It is a surreal experience riding through the Honduran countryside in a giant yellow school bus. There is absolutely no telling what your eyes will see. From the menagerie of animals alongside the road (I'm not talking about the fields beside the road. I'm talking about standing at the edge of the road) to the myriad of houses and shacks and lean-tos that dot the landscape. But this is where I found myself with my family on Tuesday.
We were wrapping up the last hours of a nine-day mission trip to the northern part of the country. I can't tell you the full impact of what I experienced last week nor can I adequately put into words how it touched my family. I can simply say we left El Progresso changed. How can you not be? I have a different understanding of many things. I reflected on them as we made our journey on Tuesday.
I know what intense poverty is. It's not having to live with basic cable; it's living without ever seeing a television. It's not having to trust in an unreliable vehicle for your daily transportation; it's walking everywhere you have to go no matter how many miles that may be. It's not relying on the government to give you food; it's going without food because the government is too poor to provide for its people. It's not your inability to pay the water bill; it's having no source of fresh water to draw from at all. I don't make these statements to down play those who live in more moderate levels of poverty. It's just to say that when someone is considered poor because they only have one TV or ride the public transportation or live in a two-room house, we are fooling ourselves.
I also learned the international need of belonging is best met with the international language of love. Like my friend, Pepe. Pepe is a 12 year old young man who lives in an orphanage just outside El Progresso. His smile could light a thousand villages and his heart overflows with love that he wants to give to somebody. For his privacy, I won't share the details behind why he was there at the home. Suffice it to say, he's there. And if it weren't for customs agents and international laws and restrictive adoption policies, he'd probably be here at my house today (at the unanimous pleading of all 6 of the Barrons). He might not be the only one.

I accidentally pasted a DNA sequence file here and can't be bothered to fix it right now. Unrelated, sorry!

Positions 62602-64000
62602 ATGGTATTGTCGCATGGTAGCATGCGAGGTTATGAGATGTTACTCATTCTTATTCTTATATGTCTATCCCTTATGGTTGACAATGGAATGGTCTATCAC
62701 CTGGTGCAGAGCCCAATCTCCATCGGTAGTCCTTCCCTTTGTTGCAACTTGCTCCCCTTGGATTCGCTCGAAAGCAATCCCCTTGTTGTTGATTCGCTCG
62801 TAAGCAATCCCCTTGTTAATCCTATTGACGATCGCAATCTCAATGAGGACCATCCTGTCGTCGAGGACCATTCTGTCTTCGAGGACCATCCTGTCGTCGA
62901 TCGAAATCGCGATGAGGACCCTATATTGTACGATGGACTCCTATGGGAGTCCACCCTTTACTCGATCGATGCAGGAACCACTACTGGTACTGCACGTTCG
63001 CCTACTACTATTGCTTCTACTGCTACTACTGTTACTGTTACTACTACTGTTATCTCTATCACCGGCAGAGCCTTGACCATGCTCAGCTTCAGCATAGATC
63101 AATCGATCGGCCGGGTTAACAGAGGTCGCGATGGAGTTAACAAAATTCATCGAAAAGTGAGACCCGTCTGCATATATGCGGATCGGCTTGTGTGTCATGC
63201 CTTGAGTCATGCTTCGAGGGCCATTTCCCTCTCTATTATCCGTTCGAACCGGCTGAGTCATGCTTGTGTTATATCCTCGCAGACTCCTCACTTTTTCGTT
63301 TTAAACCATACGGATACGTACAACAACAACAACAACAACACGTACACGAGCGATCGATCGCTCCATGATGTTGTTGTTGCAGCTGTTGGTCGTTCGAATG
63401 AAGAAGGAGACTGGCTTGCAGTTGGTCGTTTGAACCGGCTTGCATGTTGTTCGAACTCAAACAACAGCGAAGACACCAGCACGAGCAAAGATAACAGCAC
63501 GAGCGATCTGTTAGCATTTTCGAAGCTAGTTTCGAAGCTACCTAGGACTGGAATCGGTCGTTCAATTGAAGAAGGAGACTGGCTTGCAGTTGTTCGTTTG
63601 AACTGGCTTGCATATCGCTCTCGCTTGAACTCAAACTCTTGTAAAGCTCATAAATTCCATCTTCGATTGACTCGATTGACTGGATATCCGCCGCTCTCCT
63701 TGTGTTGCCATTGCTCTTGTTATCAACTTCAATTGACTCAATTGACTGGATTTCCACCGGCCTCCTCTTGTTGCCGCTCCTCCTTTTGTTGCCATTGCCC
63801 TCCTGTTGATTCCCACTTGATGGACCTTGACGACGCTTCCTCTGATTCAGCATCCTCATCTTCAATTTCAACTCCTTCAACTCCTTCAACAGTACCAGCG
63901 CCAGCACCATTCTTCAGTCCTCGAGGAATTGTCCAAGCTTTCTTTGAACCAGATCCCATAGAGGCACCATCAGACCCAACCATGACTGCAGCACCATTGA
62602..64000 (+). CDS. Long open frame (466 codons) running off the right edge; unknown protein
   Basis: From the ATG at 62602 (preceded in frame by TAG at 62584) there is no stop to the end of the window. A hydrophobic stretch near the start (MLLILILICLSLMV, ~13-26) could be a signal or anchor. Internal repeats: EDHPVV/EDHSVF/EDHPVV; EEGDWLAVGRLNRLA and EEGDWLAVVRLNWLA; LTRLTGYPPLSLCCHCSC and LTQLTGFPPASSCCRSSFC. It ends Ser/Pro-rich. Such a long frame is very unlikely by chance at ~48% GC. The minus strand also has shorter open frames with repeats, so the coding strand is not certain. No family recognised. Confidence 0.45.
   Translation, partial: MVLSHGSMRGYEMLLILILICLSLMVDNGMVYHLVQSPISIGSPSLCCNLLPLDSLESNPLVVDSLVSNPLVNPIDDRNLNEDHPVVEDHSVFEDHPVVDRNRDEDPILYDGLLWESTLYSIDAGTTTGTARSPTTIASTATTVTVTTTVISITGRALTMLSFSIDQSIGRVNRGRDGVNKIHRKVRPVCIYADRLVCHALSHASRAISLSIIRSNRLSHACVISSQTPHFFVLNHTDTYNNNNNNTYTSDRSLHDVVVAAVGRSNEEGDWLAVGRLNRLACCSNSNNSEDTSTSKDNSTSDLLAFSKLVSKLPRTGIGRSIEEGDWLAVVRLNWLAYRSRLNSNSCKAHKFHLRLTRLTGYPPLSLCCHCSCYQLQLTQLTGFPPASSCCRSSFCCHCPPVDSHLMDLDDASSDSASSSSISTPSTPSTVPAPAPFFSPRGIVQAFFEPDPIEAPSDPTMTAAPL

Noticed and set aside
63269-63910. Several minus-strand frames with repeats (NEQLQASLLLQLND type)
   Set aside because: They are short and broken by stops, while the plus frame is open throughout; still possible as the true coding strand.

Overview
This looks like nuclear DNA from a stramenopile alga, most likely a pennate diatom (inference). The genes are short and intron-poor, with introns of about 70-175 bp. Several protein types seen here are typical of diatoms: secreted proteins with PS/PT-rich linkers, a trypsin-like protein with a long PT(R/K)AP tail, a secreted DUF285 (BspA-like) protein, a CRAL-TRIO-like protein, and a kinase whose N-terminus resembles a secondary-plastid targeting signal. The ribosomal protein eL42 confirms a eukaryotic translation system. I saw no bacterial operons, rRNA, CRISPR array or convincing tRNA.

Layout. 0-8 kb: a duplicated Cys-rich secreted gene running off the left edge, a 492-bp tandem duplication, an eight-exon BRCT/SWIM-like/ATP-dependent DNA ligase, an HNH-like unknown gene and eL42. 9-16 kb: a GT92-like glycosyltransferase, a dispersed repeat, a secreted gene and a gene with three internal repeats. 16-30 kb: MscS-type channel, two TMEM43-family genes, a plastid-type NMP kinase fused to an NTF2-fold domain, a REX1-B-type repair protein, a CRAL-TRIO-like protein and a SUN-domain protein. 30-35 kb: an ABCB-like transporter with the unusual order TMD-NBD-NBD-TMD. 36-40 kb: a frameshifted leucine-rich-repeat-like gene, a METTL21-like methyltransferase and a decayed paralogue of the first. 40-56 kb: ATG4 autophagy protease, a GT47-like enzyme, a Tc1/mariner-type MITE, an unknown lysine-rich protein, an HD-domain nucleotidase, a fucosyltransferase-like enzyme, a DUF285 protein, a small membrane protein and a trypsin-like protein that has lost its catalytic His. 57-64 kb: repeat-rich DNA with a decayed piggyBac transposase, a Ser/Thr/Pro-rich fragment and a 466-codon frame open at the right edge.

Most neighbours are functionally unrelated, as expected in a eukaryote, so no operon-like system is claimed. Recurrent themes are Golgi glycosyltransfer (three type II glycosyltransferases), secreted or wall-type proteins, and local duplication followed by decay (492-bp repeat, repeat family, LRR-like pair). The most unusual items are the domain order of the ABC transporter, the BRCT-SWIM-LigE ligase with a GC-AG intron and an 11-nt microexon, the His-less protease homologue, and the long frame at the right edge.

Yes. It was a very good week. And it would be a great tragedy for me to come home and be unchanged by the faces and stories of people like Moises and Gabby, Julie and Wendy, Marvin and Luis. But a greater tragedy would be if I failed to tell you that they exist--along with billions of others like them on the planet. And you and I can make a difference. It might be by giving. It might be by going. You choose. But to ignore the "least of the little ones" as my grandmother used to call them, would be a sin in the greatest of proportions.
Anyone who sets himself up as "religious" by talking a good game is self-deceived. This kind of religion is hot air and only hot air. Real religion, the kind that passes muster before God the Father, is this: Reach out to the homeless and loveless in their plight, and guard against corruption from the godless world. James 1:26-27 the Message